75th Brigade (United Kingdom)

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75th Brigade
Active 1914–1919
Country  United Kingdom
Branch Flag of the British Army.svg British Army
Type Infantry Brigade
Engagements Battle of the Somme (1916)
Battle of Messines (1917)
3rd Battle of Ypres (1917)
German Spring Offensive (1918)
Allied Hundred Says Offensive (1918)

The 75th Brigade was a formation of the British Army raised as part of the New Army also known as Kitchener's Army and served on the Western Front during the First World War.


75th Brigade was raised in 1914 as part of 25th Division in the Third New Army ('K3') of 'Kitchener's Army'. 75th Brigade originally comprised volunteer battalions from North West England and fought on the Western Front for two years until it was virtually destroyed during the German Spring Offensive of 1918.[1]

Order of battle[edit]

75th Brigade was originally constituted as follows:[1][2]

  • 10th (Service) Battalion, Cheshire Regiment (transferred to 7th Bde, 25th Division, 26 October 1915)[3]
  • 11th (Service) Battalion, Cheshire Regiment[3]
  • 8th (Service) Battalion, Border Regiment (disbanded 7 July 1918)[4]
  • 8th (Service) Battalion, South Lancashire Regiment (disbanded 6 February 1918)[5]
  • 2nd Battalion, South Lancashire Regiment (Regular battalion transferred from 7th Bde, 25th Division, 26 October 1915) [5]
  • 1/6th Battalion, Cheshire Regiment (Territorial battalion joined 28 May 1918 and absorbed 11th Battalion)[3]
  • 75th Brigade Machine Gun Company (joined from UK 15 March 1916; transferred to 25th Battalion Machine Gun Corps 1 March 1918)
  • 75th Trench Mortar Battery (75/1 joined 23 March 1916, 75/2 joined 29 April 1916, became 75th TM Battery by 16 June 1916; broken up 18 June 1918)


After 25th Division was virtually destroyed at the Third Battle of the Aisne (27 May–6 June 1918), 75th Brigade's battalions were transferred to other divisions or reduced to training cadres. The divisional and brigade headquarters were ordered back to the UK to rebuild the division. 75th Brigade HQ embarked at Boulogne on 30 June and was joined on board by the training cadres of four battalions also returning to the UK to reform:[1]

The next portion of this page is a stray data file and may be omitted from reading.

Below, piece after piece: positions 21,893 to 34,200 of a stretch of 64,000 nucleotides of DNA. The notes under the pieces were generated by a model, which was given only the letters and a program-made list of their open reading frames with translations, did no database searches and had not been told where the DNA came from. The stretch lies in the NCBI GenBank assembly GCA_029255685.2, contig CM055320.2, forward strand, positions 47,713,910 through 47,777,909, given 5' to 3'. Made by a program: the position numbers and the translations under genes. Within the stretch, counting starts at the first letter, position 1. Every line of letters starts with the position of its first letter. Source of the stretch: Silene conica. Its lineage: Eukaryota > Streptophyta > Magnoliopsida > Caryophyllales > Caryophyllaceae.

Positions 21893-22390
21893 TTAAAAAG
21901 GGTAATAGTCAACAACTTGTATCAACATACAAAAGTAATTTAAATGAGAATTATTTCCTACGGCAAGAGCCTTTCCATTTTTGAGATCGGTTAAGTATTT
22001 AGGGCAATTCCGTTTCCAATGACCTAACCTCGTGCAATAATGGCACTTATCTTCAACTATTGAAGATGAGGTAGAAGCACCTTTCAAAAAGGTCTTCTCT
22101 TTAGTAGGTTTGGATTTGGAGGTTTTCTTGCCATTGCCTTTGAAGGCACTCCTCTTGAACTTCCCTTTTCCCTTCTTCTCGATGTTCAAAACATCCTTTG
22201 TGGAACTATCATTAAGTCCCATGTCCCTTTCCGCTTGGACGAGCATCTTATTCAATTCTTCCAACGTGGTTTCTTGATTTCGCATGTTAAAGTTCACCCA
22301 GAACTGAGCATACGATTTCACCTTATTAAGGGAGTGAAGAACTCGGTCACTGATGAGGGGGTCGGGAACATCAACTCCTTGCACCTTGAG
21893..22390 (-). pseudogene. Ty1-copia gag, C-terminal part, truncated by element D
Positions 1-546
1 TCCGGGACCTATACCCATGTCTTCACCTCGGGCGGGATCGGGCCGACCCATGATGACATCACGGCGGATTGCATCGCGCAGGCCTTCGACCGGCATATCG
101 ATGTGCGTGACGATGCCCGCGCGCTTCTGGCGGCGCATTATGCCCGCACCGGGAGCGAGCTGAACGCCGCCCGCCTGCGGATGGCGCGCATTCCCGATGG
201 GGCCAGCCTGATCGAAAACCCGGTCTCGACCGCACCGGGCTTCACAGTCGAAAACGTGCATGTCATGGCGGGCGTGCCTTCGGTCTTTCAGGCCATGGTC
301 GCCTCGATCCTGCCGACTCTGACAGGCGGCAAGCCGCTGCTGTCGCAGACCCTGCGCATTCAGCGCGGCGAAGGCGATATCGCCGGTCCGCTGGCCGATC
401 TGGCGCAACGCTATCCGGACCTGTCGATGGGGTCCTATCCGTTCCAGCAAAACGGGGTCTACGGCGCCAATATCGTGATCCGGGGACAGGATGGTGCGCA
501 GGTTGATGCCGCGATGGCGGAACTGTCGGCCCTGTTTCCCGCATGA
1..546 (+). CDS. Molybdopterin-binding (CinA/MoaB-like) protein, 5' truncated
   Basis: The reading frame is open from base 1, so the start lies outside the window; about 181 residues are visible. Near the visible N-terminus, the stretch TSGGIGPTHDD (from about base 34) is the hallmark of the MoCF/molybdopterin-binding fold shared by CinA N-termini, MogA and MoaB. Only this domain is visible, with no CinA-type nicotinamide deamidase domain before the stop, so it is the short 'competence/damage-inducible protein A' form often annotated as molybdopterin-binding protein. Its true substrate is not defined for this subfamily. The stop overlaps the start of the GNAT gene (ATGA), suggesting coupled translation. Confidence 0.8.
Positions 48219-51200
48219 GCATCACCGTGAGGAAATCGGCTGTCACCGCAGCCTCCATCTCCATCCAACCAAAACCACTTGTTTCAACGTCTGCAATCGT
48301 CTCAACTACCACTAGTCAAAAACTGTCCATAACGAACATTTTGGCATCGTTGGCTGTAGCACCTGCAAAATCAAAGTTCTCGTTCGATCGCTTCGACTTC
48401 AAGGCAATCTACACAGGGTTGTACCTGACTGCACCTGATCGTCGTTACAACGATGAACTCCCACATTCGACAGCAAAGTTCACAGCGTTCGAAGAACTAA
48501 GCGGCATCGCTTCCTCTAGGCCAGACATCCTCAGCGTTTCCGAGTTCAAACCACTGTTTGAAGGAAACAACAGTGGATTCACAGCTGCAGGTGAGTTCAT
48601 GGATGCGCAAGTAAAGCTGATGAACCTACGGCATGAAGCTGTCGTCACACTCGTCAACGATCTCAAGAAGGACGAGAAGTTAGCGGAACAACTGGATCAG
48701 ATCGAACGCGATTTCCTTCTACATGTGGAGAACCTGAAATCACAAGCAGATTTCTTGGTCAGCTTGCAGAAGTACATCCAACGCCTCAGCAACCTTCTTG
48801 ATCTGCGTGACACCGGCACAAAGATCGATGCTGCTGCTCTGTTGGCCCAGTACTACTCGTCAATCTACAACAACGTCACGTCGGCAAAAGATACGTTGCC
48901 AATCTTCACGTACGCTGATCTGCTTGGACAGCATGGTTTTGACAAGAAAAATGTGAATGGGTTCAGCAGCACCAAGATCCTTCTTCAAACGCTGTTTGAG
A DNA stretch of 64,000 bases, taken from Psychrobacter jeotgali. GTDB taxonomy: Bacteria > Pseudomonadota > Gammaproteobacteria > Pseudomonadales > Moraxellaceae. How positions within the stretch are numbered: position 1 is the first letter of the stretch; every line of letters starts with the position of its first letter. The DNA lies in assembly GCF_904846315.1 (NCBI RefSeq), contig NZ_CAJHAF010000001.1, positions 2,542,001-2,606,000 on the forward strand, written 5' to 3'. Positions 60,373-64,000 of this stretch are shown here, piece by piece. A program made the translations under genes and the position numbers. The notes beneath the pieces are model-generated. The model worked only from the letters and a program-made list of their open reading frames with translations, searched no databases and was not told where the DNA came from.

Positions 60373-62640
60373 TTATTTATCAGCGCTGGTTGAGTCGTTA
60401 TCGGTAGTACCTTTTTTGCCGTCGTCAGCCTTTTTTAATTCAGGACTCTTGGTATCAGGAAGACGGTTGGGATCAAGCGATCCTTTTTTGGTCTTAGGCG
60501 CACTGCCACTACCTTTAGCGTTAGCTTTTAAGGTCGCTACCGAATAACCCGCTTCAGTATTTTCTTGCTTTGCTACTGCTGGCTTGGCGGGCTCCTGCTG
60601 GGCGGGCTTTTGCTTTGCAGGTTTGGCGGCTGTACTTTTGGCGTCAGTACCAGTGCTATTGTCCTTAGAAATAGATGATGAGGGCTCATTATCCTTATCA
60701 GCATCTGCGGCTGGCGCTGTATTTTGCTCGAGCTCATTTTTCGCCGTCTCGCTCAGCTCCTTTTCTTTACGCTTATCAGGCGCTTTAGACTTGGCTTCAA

In September 1918, the Brigade was renumbered the 236th Brigade and sent to serve in North Russia. A new 75th Brigade was organised in France with the following Territorial battalions returned from 48th (South Midland) Division on the Italian Front:[1]

The reconstituted 75th Brigade fought with 25th Division in the final battles of the Hundred Days Offensive.[1]


The following officers commanded 75th Brigade:[1]

  • Brigadier-General J.A.H. Woodward (from 19 September 1914)
  • Brigadier-General H.F. Jenkins (from 8 February 1916)
  • Brigadier-General E.St G. Pratt (from 10 July 1916)
  • Brigadier-General H.B.D. Baird (from 27 November 1916)
  • Brigadier-General H.T. Dobbin (from 8 February 1918)
  • Brigadier-General C.C. Hannay (from 9 April 1918)
  • Brigadier-General A.A. Kennedy (from 27 May 1918)
  • Brigadier-General A.G. Pritchard (from 5 July 1918)
  • Brigadier-General M.N. Turner (from 31 August 1918 - to 236th Bde 9 September 1918)

Reformed brigade:

  • Brigadier-General M.E. Richardson (from 17 September 1918)
  • Brigadier-General C.W. Frizell (from 1 October 1918)



  • Maj A.F. Becke,History of the Great War: Order of Battle of Divisions, Part 3a: New Army Divisions (9–26), London: HM Stationery Office, 1938/Uckfield: Naval & Military Press, 2007, ISBN 1-847347-41-X.

External sources[edit]